One hundred years earlier Smithfield’s oldest church had undergone another major renovation when it was raised from its foundation and the vestries were built underneath. In 1966 it was reported that a record of this modification could still be seen on the back of a small closet door in the church.

     The public was invited to see the work.

     Mrs. Claire Kamanski of Greenville was appointed Mother’s March Chairman for the Smithfield 1967 March of Dimes fundraising campaign. The March of Dimes organization fights birth defects through medical care and education.

     In 2016, many do their Christmas shopping via the Internet, but in 1966 The Outlet Company of Providence advertised that those wanting to avoid crowded stores could to do their shopping by telephone. This was an innovative idea for the time.  

     Diane Ceccofiglio, 13, of Greenville, won 2nd place in the National Accordion Competition held in New York City. She played Manhattan Concerto by Eugene Ettore. Diane had been studying the instrument since she was four-and-a-half.

     Wayne Pratt of Boy Scout Troop 3 in Greenville was one of 17 scouts from the Narragansett Council to attend the 12th World Jamboree being held in Idaho in the summer of 1967.

        On December 10, the Swinging Square Dance Club of Greenville held a Dance at the Laurel Grange on Snake Hill Road.

     It was also the season for Christmas parties.

     St. Philips Rosary Guild held theirs with a pot-luck supper at the former parish hall on Smith Avenue.

     The Dorothy Dame Parent teachers Association held theirs on December 13.

     The Apple Blossom Garden Club celebrated on the 14th with a Yankee Swap.

     Smithfield Cub Scouts Pack 4 held their Christmas party at McCabe School where they put together baskets of food to be distributed in cooperation with other town organizations.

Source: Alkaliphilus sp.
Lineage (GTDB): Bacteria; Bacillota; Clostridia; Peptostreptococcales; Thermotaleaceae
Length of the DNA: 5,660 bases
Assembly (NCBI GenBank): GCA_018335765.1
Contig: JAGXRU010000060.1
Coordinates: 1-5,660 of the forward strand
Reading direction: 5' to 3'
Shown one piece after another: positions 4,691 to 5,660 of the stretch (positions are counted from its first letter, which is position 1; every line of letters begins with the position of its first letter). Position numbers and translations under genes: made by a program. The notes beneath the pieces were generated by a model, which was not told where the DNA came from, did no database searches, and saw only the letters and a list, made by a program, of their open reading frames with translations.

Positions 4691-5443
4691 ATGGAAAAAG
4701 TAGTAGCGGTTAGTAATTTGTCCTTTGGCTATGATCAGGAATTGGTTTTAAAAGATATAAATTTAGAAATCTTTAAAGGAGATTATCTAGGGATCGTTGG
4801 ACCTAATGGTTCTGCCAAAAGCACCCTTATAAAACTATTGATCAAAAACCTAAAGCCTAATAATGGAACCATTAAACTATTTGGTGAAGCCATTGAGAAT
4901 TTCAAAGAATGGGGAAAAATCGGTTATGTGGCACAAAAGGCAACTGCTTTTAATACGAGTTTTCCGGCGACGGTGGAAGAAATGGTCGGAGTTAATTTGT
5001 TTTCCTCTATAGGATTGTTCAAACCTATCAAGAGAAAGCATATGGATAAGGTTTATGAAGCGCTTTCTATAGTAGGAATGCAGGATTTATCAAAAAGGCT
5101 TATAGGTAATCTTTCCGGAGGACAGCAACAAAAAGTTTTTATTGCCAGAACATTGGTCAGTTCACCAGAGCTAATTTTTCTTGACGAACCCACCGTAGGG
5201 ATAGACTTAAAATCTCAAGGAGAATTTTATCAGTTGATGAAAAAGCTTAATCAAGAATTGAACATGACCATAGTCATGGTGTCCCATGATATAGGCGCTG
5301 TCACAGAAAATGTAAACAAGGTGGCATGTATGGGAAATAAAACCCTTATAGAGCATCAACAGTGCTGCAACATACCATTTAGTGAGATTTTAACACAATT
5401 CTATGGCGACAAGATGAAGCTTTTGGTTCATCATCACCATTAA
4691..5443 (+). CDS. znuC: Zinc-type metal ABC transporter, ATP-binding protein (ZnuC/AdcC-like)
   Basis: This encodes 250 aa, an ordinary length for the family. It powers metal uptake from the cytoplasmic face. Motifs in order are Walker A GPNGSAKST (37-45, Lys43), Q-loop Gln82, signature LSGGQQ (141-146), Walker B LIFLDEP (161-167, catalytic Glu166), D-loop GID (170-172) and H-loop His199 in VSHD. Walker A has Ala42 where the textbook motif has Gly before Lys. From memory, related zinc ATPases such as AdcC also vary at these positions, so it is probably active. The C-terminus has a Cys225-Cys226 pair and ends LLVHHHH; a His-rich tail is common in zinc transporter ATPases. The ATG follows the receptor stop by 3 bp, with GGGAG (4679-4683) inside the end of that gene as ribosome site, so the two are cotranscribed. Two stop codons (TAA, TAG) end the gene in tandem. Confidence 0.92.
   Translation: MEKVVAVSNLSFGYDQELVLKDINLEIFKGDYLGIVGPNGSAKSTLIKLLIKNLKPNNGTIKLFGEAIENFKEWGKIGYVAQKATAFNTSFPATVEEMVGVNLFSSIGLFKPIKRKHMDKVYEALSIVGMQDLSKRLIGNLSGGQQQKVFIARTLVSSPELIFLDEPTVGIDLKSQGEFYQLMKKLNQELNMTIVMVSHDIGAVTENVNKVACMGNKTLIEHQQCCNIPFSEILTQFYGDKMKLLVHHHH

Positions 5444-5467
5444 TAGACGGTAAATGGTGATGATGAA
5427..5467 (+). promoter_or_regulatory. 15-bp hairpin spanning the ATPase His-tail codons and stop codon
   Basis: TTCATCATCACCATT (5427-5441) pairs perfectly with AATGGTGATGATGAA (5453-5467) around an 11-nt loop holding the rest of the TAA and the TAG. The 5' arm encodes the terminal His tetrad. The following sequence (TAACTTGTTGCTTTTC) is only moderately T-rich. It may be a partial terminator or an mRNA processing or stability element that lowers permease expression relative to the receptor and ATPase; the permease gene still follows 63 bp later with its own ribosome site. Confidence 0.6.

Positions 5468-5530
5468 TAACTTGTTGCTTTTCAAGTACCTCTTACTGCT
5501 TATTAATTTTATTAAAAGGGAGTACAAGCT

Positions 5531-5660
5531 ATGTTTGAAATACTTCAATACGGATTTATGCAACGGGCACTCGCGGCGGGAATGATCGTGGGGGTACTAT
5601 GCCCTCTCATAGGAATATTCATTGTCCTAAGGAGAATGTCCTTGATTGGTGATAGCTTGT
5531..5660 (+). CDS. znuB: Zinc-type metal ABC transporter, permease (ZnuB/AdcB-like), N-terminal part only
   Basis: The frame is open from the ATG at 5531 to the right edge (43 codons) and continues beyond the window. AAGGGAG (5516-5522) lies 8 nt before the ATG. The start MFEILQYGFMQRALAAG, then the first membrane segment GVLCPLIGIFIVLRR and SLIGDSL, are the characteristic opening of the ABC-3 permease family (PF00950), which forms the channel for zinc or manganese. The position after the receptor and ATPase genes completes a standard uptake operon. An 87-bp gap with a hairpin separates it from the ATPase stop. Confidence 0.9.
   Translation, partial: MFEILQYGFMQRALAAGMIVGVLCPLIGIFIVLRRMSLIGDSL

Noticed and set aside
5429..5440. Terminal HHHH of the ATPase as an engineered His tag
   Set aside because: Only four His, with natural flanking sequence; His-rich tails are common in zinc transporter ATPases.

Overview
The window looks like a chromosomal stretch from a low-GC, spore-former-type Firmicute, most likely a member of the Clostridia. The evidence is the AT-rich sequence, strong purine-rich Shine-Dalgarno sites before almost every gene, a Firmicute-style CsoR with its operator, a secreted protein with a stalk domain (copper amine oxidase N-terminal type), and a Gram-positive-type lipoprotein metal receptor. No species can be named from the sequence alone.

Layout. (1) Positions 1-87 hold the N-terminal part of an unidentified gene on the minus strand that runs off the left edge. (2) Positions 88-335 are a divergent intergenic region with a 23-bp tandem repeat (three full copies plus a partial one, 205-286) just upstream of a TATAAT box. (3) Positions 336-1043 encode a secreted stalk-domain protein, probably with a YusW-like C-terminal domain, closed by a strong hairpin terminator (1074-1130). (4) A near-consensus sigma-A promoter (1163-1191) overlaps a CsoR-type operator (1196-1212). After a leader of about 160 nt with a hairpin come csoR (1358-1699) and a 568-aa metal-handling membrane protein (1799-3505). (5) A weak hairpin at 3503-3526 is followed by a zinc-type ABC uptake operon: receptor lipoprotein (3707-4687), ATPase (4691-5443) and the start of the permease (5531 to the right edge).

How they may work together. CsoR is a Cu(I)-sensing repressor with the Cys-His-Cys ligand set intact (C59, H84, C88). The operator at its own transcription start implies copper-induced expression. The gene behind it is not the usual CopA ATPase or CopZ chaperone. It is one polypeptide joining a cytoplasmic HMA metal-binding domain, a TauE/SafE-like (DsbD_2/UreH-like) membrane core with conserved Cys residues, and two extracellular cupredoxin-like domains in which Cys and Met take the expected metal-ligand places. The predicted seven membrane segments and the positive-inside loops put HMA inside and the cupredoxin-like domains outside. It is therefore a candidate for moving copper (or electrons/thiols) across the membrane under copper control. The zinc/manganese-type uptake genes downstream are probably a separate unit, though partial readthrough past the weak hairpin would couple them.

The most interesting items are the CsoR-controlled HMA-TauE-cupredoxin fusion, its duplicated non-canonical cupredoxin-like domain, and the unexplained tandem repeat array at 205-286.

Other organizations that celebrated the season included The Mothers of Twins Club, The Smithfield Lions, and the Georgiaville Fire Company which included Santa’s arrival on a fire truck.    

     In a time when Smart Phones were non-existent, those wishing to take “home movies” to capture the holiday moments could use what was called a “home movie camera”. One store advertised a Japanese model for $119.95, or $12 down. Of course after the film was developed one needed a 16 mm projector to view the movie. They could be had for $209.50. A movie screen was extra.

   Smithfield military servicemen home on leave included: Kenneth W. Branch, Leroy Card, Jr., Maurice Limoges, Roy A. Mariotti, Russell A. Molloy, Joseph Payette, William Servoss, Ernest Stallings, and Stephen S. Wyman.

   Paul A. Rathbun of the U. S. Air Force, was promoted to Master Sergeant.

     Among the new Christmas songs released for the 1966 season were, “Someday at Christmas”, by Stevie Wonder, and “If Everyday Were Like Christmas”, by Elvis Presley.

     On December 18th the annual tree lighting ceremony sponsored by the Apple Blossom Club was held on the Greenville Common. Carolers were led by Joe Lopez, and Mrs. Fred Wilkes of St. Thomas Episcopal Church played the carillon chimes.

     On Christmas Eve the northeast experienced a nor’easter that included thunder and lightning, and dumped up to a foot of snow in some places thus making December 25, 1966 a “white Christmas”.